Floating traps are also less prone to capture bycatch and do limited damage to the deep-water ecosystems, unlike traditional bottom traps (Arrasate-López et al., 2012) as indicated by the studies on the effect of trapping in the deep-living shrimp communities by Gillett (2008) and Burgos-León et al. (2009) for stock size assessment and management purposes concluding that floating traps are the best fishing method for several shrimp species.

4.2 Yield and biomass per recruitment

One of the main reasons to study the growth of marine organisms and describe it in the form of the von Bertalanffy growth function is to do stock assessment using the yield-per-recruit and biomass per-recruit (B/R) models. These analyses are essential to obtain long term reference points and evaluate the exploitation status of the study species (Sparre et al., 1989).

The Y/R model is a principal steady state model that describes the state of stock and the yield considering the fishing pattern has been constant over a long period so that all individuals of the species are vulnerable to capture after recruitment (Sparre et al., 1989) and returns a value of maximum sustainable yield. This MSY value estimated for P. narval in the study area, was higher when using floating traps compared to when using bottom traps for combined sexes, females and males, indicating that the floating traps are more selective and allow a more sustainable exploitation. Between groups, females showed higher values of maximum yield in contrast to males. The most prominent differences between groups occurred when using floating traps, which showed higher selectivity concerning sexes than when using bottom traps.

The current exploitation rate (Ecur), based on fishing mortality was lower than the MSY in both fishing traps used, indicating that the stock of P. narval is below the maximum sustainable fishing pressure for all groups studied regardless the type of traps used. However, when considering the economical optimum rate (E0.1), the Ecur is below the accepted limits when using floating traps and above the limit when using bottom traps indicating that an increase in fishing effort using bottom traps will only marginally increase the yield and possibly exceed the MSY since fisheries tend to be most profitable at production levels below MSY (Morgan, 2001).

The use of the bottom traps returned values of exploitation closer to the MSY, demonstrating that if these traps are to be used in the fishery of P. narval they will exert higher fishing pressure on the stock and the species will be exploited around its limits of sustainability. Fishing at or near the maximum sustainable yield is not usually recommended because of inevitable uncertainties that affect the exact value of this quantity (Morgan, 2001). The values of Fmax, F0.1 and F0.5 obtained for bottom traps were consistently inferior to those regarding floating traps indicating that the latter allow higher levels of exploitation and greater yield.

These results put in evidence the overall health of the stock of P. narval in the study area, which has the potential to support a viable and sustainable fishery using floating traps as reported for Plesionika edwardsii (Brandt, 1851) and Heterocarpus ensifer A. Milne-Edwards, 1881 in the Canary Island by Arrasate-López et al. (2012).

The relative biomass per recruit (B/R) model has a reference point called E0.5, which is defined as the value at which B/R is reduced to half its non-exploited level (Gulland, 1983; Pauly and Munro, 1984). The value of E0.5 obtained for P. narval was higher when using floating traps, with females presenting themselves as the group with higher levels of exploitation, for both fishing traps employed. Regardless the type of trap used, the estimated Ecur is above E0.5 for all groups studied indicating that even though the stock is not being over-exploited, it might be at risk of suffering reduced reproductive capacity. Nonetheless, using bottom traps seems to have more impact on the recruited biomass, which might be related to the fact that smaller specimens of P. narval are more commonly caught in the benthos.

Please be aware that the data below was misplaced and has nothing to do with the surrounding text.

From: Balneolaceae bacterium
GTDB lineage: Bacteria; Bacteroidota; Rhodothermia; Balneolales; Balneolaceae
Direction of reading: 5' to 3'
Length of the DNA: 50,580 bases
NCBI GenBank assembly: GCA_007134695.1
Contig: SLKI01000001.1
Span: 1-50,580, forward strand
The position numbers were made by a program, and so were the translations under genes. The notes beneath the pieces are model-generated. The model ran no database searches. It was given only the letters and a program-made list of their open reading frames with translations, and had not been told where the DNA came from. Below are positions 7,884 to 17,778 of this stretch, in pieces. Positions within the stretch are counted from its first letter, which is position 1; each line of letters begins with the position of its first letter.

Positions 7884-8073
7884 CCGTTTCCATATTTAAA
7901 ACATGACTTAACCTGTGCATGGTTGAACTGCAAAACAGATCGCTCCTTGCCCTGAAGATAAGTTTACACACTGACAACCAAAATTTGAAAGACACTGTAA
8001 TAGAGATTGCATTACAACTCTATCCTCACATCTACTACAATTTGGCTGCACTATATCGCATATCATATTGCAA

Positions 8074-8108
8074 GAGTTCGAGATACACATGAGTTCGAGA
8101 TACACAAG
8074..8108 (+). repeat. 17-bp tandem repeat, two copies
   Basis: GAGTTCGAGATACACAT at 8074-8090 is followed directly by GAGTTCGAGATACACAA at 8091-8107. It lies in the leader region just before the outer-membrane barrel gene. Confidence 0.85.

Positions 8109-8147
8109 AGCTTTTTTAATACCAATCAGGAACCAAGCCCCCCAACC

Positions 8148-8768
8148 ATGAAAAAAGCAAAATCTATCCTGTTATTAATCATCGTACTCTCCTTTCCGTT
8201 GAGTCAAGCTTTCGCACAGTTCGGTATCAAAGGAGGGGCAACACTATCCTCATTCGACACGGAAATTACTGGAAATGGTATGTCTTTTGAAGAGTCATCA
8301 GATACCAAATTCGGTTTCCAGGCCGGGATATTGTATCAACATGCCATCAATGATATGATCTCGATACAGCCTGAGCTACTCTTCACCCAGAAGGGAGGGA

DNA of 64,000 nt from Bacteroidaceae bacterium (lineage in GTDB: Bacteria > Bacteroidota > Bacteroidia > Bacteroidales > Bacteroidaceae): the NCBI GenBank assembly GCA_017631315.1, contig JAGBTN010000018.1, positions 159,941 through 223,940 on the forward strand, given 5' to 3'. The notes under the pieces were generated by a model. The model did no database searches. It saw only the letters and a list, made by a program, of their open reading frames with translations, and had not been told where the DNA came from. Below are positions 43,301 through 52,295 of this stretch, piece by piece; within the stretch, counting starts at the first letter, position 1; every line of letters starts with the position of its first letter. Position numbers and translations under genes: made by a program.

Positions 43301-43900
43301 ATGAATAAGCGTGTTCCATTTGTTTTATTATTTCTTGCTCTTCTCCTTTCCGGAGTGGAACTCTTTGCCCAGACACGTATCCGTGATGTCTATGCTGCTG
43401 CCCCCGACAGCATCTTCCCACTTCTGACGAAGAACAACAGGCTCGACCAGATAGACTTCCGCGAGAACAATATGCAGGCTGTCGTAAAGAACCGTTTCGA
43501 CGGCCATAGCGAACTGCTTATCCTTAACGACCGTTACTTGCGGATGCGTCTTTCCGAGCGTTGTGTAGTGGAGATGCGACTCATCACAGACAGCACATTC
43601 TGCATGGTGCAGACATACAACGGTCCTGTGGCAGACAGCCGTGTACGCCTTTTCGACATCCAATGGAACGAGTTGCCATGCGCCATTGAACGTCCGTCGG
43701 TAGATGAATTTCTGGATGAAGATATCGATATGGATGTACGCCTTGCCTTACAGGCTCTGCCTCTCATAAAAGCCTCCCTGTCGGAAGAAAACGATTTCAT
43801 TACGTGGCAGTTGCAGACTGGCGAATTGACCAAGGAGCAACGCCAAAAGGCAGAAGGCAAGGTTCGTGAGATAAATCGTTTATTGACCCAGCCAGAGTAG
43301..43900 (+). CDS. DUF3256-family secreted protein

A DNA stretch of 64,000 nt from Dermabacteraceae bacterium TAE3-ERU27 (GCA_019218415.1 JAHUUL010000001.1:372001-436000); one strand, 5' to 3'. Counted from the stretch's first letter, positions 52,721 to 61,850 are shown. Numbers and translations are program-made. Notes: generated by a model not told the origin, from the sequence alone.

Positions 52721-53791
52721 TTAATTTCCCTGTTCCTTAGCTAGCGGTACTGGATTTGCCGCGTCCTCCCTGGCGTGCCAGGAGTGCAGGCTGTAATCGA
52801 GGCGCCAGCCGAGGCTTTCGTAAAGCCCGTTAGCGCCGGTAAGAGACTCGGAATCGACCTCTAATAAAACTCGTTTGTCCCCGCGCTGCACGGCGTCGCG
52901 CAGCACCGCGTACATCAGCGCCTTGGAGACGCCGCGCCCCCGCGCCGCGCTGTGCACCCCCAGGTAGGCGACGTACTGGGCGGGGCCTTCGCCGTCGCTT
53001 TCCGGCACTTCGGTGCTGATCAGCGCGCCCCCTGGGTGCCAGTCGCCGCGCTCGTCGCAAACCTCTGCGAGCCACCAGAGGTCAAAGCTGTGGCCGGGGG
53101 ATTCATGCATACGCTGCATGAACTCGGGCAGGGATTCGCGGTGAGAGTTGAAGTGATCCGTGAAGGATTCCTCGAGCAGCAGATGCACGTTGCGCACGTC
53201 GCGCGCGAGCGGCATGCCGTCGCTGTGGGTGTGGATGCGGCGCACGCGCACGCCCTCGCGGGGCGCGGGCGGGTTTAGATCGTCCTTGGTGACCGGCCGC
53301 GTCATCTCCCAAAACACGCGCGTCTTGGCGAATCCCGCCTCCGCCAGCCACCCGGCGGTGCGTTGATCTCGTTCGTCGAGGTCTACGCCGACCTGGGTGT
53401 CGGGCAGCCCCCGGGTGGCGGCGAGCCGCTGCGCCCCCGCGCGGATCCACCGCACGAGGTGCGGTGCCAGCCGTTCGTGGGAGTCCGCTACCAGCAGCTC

5 Conclusions and Recommendations

The results suggest that P. narval has the potential to support a viable and sustainable fishery and the implementation of floating traps in commercial fishing instead of bottom traps is recommended.

The use of floating traps will allow the increase of the mean size and age at first capture and consequently achieving a larger MSY. The use of this gear type may also allow more profitable and sustainable harvests avoiding overfishing and bycatch problems due to its selectivity properties.

The minimum size of mesh to be used in these traps should be 15 mm, but in order to avoid overfishing larger mesh sizes are recommended.

The measures incorporating selectivity criteria such as type of trap and mesh size should be complemented by fishery closures during the main reproductive period in late Summer-Autumn (Sousa et al., 2014), which would contribute towards reducing the risks of overexploitation and promote a sustainable fishery. Also, due to the low abundance of this shrimp in the study area, fishing activity should be carried out on a small-scale basis.

Acknowledgements

The authors wish to thank the Fisheries Research Service (DSI) from the Regional Directorate of Fisheries of the Autonomous Region of Madeira and the Funchal Natural History Museum (MMF). We are also grateful to the technicians of DSIDP and MMF for their help in the course of this work. Financial support was granted by JNICT Portugal (now FCT) under contract PMCT/C/MAR/985/90, the UE FEDER in the framework of the PIC INTERREG III B projects PESCPROF 1, 2 and 3 (MAC/4.2/M12, 03/MAC/4.2/M8 and 05/MAC/4.2/M11), the Municipality of Funchal and the Regional Government of Madeira.

(With 2 figures)

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Received: December 15, 2015; Accepted: April 05, 2016